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Merch Aid: Starting a Small Business to Help Small Businesses



R/GA creatives Zack Roif and Chloe Saintilan look at helping local merchants and the racial justice movement with a creative and digital boost

Merch Aid: Starting a Small Business to Help Small Businesses

When Zack Roif and Chloe Saintilan, two creatives at R/GA in New York City, pitched the agency’s leadership on letting them pitch designers to produce exclusive merchandise - t-shirts, tote bags and prints - to help small NYC businesses survive quarantine life, they had no idea their idea, Merch Aid, would grow into a national phenomenon.

“Seeing all of the coffee shops, the cafes, the barbershops, the dry cleaners struggling during this time, these are the places that make our neighbourhoods special,” Zack said on the latest edition of FutureVision Conversations. “We are trying to create a way to help preserve them and give them additional financial support and backing during a time when brick-and-mortar is obviously suffering.”

“It's also been really lovely,” Chloe added, “the cases of a lot of the designers picking their favourite local businesses and learning a bit about their emotional attachment with that business.”

Speaking with R/GA global chief marketing officer Jess Greenwood on the podcast, they recall how designers such as Matt Starr, Felicia Liang, New York Nico and Timothy Goodman stepped up, dropping fees and even agency rivalries to support businesses in their neighbourhoods, with 100% of proceeds from each merchandise drop going directly to the merchants.

In addition to producing and selling the merchandise, they formed an R/GA team that designed and built a website, managed social media and marketing, and handled orders and fulfilment—including customer service and the other details that merchants must do to survive.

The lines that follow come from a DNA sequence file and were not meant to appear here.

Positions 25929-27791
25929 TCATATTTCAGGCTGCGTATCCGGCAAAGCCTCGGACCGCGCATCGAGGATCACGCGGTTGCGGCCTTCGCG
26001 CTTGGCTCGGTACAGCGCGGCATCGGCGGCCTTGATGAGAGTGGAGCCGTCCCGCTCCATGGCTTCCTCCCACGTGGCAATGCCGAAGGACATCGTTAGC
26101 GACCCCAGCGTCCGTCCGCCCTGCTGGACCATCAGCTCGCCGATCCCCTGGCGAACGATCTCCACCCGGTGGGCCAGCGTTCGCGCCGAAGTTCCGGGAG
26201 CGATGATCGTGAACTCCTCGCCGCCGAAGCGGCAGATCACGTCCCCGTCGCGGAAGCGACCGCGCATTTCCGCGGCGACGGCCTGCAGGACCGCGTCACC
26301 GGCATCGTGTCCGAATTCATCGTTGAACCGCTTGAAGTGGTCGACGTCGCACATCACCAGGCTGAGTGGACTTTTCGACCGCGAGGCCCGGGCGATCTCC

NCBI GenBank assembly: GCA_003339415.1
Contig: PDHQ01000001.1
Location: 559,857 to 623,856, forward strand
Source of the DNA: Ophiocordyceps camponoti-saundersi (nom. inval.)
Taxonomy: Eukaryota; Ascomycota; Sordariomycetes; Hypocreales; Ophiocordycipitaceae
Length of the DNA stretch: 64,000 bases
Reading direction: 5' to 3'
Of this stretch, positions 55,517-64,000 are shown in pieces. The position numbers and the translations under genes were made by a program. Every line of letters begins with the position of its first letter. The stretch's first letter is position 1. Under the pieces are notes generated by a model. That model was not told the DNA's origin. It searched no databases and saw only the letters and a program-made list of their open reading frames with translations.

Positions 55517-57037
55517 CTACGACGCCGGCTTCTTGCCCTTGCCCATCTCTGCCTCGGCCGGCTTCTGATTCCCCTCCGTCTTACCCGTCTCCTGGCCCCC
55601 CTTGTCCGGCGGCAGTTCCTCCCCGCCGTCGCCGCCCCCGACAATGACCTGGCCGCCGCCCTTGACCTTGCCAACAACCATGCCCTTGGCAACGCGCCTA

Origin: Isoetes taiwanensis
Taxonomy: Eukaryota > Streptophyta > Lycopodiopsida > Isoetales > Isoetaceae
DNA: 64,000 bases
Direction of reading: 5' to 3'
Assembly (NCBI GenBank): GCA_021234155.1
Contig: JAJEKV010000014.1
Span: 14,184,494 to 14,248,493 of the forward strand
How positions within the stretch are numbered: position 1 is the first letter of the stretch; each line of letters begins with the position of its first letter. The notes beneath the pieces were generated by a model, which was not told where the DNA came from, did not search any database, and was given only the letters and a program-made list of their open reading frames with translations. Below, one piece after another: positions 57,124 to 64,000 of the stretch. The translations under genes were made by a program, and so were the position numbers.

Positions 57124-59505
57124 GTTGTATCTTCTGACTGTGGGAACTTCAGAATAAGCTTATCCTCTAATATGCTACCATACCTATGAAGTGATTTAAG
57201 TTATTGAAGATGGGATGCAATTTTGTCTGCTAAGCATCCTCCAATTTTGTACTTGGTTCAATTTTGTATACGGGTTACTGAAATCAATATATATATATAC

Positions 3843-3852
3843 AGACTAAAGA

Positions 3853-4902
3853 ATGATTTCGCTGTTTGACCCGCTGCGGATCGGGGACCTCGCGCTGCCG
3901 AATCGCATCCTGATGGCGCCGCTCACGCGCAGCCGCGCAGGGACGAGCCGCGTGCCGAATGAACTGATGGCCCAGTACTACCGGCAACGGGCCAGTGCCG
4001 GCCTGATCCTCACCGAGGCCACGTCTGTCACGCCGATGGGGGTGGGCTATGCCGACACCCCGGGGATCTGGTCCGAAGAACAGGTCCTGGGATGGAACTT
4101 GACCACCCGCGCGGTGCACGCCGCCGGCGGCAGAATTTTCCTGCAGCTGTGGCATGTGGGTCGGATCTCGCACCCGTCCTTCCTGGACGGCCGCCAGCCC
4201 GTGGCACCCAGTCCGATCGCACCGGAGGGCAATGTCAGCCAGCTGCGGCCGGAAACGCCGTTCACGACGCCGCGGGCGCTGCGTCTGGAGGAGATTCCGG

Since launching on April 6th, Merch Aid expanded to Austin and along the way attracted press attention from GQ, Refinery29, Monocle, fashion and food blogs, podcasts and more. 

"In light of what was unfolding following the death of George Floyd, there was the potential for Merch Aid to play a bigger role." said Chloe Saintilan, R/GA

They were getting ready to make a swing back through New York with a fresh crop of designer and business collaborations when the May 25th death of George Floyd in Minneapolis sparked nationwide protests and marches in support of Black Lives Matter and against police brutality.

“In light of what was unfolding following the death of George Floyd, there was the potential for Merch Aid to play a bigger role,” said Chloe. 

“We made the decision to push back the launch of the new New York Collection two weeks (to June 15th) and instead work really hard on organising some partnerships between Black designers and relevant organisations that are helping those who really need it right now.”

Find out more in our latest podcast about the new Merch Aid collection supporting Black designers and organisations fighting on behalf of the Black community, which was unveiled on Monday, June 8th at and on Instagram.

You can listen to more FutureVision Conversations on Apple, Spotify, SoundCloud, Google Play and Stitcher as well as right here on

Want to be part of the conversation? Get in touch with us at  

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Categories: Streaming Services, Media and Entertainment

R/GA New York, Fri, 12 Jun 2020 14:49:04 GMT